Practical Ecommerce

Using Amateur Videos for Marketing Success; 2 Examples

In the past, if you wanted to make a video for your business, you had to hire a production company or ad agency, spend tens of thousands of dollars and, as often as not, end up with a product much different than you expected. Edits and retakes were costly, so you just left well enough alone.

That is no longer the case. Now, with a small, inexpensive camcorder or even a smartphone and low-cost, even free, video editing software, you can create your own videos at a fraction of the cost. In fact, you can purchase easy to use, hand-held HD-quality camcorders for a few hundred dollars.

Here are two examples of small businesses that took advantage of this small camera revolution to build brand awareness, generate more traffic to their respective websites and, in the case of one company, dramatically increase sales.

Blendtec’s ‘Will It Blend’ Success Story

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Blendtec's Will It Blend Video Site

Blendtec’s Will It Blend Video Site

One of the most prominent examples to support this approach is the “Will It Blend” series of videos created by Blendtec, a previously little-known company that makes high-quality, commercial grade blenders.

Soon after starting to work with the company, George Wright, marketing director, was on the factory floor and came across Blendtec CEO Tom Dickson blending — no joke — a 2″x4″ piece of lumber. This caught Wright’s attention, though later he learned that such extreme blending was a routine way of quality testing.

Wright knew a good marketing idea when he saw one. He bought a few items — a rake, bag of marbles, six-pack of Coke, a rotisserie chicken, and a lab coat — spending a total of about $50. He dressed Dickson up in the lab coat to make him look like an engineer, grabbed a camcorder and made the first video, grinding the bag of marbles into powder. He released the video on YouTube and the rest is history.

Since that time, Wright and Dickson have recorded dozens of videos grinding up everything from a rake to an iPad. This low-cost, do-it-yourself approach to video making has paid off dramatically for Blendtec. Here are the numbers.

  • Over 188 million views on YouTube.
  • 120 million views on WillItBlend.com.
  • 441,000+ subscribers.
  • 90,000+ Facebook Fans.
  • Total blender sales up 700 percent.
  • 34th most-subscribed channel on YouTube.

Blendtec has also experienced the kind of media attention that would make a Fortune 500 company jealous, including national coverage on The Today Show, iVillage Live, History channel, Discovery Channel, The Big Idea, Food Network, and The Tonight Show.

Blendtec was reportedly mentioned in Congress when a member threatened to take a bill and put it in a Blendtec blender.

Bizzuka’s Recession Marketing Story

Hiring an expensive video production company was what Bizzuka, an online marketing company, did. This occurred when I was marketing director there. We spent roughly $20,000 to have a video professionally created to showcase our company’s content management system. While the end result was satisfactory, it took months to complete the project and significantly exceeded our budget in the process.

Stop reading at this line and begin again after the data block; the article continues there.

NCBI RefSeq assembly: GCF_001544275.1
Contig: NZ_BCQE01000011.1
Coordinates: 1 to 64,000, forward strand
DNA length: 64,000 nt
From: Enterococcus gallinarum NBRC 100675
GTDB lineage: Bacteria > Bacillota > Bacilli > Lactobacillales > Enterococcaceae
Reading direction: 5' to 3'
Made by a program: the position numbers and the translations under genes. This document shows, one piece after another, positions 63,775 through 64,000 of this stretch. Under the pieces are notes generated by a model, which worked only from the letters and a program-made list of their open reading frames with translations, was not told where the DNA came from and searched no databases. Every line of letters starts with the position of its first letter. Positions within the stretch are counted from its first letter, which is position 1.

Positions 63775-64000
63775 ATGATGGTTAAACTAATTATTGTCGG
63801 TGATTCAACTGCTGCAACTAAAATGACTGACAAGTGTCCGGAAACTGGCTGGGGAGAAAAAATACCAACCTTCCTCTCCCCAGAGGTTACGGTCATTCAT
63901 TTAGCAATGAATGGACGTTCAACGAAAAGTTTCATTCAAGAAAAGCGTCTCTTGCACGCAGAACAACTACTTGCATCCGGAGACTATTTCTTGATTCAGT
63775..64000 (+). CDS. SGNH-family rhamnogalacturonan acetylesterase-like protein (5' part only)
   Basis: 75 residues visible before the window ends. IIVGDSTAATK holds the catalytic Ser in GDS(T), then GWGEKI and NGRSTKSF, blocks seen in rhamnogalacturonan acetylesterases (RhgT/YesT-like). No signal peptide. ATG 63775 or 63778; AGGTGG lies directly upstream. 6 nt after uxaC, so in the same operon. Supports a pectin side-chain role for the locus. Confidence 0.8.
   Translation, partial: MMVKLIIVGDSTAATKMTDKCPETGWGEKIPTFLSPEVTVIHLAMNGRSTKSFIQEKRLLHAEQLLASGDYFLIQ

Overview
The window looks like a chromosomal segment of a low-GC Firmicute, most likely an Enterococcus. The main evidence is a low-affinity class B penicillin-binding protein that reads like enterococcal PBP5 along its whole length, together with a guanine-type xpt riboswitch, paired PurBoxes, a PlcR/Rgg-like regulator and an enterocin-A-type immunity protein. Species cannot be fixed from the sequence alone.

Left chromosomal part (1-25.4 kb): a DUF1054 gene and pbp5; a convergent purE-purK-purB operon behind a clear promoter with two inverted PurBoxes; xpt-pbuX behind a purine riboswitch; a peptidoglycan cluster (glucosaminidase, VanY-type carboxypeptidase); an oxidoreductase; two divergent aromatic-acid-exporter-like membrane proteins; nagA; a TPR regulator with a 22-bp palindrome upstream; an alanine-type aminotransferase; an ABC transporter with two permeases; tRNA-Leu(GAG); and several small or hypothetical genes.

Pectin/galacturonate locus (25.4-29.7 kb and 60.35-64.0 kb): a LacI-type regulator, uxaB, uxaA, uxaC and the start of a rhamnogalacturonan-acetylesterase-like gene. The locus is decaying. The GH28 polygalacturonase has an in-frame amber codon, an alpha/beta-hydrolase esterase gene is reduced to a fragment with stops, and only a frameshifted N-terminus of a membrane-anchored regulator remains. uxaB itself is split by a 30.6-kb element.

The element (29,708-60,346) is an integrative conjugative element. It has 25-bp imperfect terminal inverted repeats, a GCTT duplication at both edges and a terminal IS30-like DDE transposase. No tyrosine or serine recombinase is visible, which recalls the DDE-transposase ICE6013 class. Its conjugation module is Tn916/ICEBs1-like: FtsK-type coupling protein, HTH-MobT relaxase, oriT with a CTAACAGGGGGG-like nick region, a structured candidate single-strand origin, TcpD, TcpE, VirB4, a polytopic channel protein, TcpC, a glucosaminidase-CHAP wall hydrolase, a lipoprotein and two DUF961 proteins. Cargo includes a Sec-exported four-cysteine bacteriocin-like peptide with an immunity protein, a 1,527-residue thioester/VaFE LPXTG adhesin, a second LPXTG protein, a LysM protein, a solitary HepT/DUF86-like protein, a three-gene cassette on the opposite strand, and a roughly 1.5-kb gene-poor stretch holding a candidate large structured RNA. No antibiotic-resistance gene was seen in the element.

When the recession hit in 2008, we created a “video whitepaper” to explain ways small businesses could save money in marketing and advertising. This time we didn’t hire a professional videographer. Instead, we purchased a $600 HD camcorder, $100 wireless microphone and $50 tripod. We then set out to make our own videos.

We interviewed thought-leaders in the web development, marketing, public relations and social media industries, then quickly edited the series using iMovie software on our CEO’s MacBook. Within a few weeks we released a nine-part series on how small businesses can effectively market themselves in the recession.

Our design team created a microsite to house the videos and we uploaded the series to YouTube and on our company Facebook page. We used free social media channels like Facebook and Twitter to create buzz about the series. The only money spent on marketing was a $200 press release syndicated via PRWeb.

The result? Bizzuka experienced more traffic to its website in two weeks than would normally have seen in two months. The videos were viewed hundreds of times, creating exposure for the company we would never have been able to afford otherwise. Dell even picked up the series for use on its small business blog, opening the company up to the exact audience — small business owners — that we wanted to reach. For less than $1,000, we were able to generate more news and interest in our company than the $20,000 professionally created video ever could.

Conclusion

I am not suggesting that professional videos are no longer needed. It’s just that there are less expensive ways to go about it. Companies like Blendtec and Bizzuka are models for small businesses to follow. Both prove that an inexpensive camcorder combined with a little imagination can yield big benefits.

Paul Chaney

Paul Chaney

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